Mercury is a dangerous neurological toxin and too much exposure has been responsible for several poisoning outbreaks around the world. Routes of exposure and metabolism have been well documented for elemental mercury, organic mercury, and inorganic mercury. In general, organic mercury forms are considered to be the most toxic; however, some studies have indicated that ethylmercury and methylmercury are handled differently by the body and therefore have differing toxicities. Ethylmercury is a breakdown product from a commonly used preservative in vaccines for humans and animals, as well as in some cosmetics, and it needs to be studied more comprehensively before its safety can be determined. Annie Carter, VP of Operations at Brooks Rand Labs, along with Elizabeth Madonick, Technical Sales Specialist, recently published an article on ethylmercury analysis in Environment Industry Magazine. View the Environmental Industry Magazine featuring the Ethylmercury and Human Health article on page 134.
Food manufacturers and retailers are becoming much more aware of the issues related to elevated levels of inorganic arsenic in foodstuffs and the potential long-terms risks associated with consumption of certain products. Michelle Briscoe, the President of Brooks Rand Labs, was invited to give a presentation on November 8, 2013, at Costco’s Annual International Quality Assurance and Food Safety Summit held at the company’s global headquarters in Issaquah, Washington, on the topic of Arsenic in Food. The presentation focused on the analysis of different forms of arsenic in food samples such as rice, shellfish, and seaweed. Download a copy of Ms. Briscoe’s presentation.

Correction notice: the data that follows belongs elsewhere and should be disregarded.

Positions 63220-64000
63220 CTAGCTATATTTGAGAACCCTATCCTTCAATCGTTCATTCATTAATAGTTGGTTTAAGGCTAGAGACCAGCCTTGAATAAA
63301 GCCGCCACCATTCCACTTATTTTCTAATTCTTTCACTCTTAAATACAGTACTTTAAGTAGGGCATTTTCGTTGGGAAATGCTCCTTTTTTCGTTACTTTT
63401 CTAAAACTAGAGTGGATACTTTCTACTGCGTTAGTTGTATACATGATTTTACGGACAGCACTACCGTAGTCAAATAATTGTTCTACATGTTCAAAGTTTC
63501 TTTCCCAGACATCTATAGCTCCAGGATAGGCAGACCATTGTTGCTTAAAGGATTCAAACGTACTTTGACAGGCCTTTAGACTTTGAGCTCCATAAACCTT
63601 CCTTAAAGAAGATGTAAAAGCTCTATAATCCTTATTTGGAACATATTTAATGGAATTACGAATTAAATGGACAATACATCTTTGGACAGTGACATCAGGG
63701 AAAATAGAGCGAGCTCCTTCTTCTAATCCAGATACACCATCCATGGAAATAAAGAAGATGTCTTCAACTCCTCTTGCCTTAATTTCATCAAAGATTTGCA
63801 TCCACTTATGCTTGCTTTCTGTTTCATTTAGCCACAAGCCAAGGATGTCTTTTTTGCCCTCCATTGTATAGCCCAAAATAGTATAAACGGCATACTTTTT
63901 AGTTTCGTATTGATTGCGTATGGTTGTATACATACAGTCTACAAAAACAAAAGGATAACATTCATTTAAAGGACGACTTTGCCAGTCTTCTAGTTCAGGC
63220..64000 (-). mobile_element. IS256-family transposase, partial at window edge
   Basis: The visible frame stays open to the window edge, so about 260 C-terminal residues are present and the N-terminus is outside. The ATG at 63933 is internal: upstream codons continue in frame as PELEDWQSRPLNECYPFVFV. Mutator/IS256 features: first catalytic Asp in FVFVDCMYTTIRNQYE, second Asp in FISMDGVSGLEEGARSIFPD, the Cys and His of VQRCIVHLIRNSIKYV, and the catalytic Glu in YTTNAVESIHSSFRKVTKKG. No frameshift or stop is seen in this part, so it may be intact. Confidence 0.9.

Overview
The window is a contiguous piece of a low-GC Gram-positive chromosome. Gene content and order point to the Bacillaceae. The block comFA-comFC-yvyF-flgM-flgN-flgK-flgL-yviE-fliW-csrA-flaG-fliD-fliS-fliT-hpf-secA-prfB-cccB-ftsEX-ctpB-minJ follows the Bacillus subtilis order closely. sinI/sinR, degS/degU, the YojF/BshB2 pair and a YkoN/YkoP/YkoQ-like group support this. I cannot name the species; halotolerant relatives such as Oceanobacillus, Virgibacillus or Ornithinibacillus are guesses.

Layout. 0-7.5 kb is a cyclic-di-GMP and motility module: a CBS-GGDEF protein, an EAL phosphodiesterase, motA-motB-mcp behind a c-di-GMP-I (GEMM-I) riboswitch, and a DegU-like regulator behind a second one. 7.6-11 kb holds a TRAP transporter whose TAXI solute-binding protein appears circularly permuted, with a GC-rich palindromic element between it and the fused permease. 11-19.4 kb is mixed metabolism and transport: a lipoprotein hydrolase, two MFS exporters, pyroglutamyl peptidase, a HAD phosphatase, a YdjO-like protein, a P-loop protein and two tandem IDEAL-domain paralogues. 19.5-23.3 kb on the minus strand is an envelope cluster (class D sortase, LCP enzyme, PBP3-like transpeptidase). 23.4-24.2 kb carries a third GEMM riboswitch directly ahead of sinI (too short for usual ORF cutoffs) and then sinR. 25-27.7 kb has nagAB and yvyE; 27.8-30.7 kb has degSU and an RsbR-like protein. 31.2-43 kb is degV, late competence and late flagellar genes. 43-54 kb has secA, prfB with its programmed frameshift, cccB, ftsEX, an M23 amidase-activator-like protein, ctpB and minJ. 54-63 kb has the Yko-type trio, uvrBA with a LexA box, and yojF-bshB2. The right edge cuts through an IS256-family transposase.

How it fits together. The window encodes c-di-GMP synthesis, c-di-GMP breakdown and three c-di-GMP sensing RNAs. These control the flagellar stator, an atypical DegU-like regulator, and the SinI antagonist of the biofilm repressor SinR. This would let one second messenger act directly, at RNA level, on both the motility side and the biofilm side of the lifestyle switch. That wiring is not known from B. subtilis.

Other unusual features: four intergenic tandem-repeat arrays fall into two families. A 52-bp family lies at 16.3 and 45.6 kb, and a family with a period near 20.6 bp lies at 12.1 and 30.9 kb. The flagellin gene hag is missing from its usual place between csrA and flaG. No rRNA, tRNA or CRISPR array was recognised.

Arsenic is present in the environment as a naturally occurring element or as a result of contamination from human activity, and is found in either the organic or more toxic inorganic form. In an effort to understand and manage arsenic-related risks associated with the consumption of rice and rice products in the US marketplace, the US Food and Drug Administration (FDA) recently (September 2013) released the analytical results for inorganic arsenic in approximately 1,100 new samples of rice and rice products (in addition to the approximately 200 samples that the FDA initially tested and released findings for in September 2012). The FDA concluded that the levels of inorganic arsenic found in its testing were too low to cause immediate or short-term adverse health effects. The FDA’s work going forward will center on long-term risk and ways to manage it with a focus on long-term exposure. Download a copy of the most recent FDA report.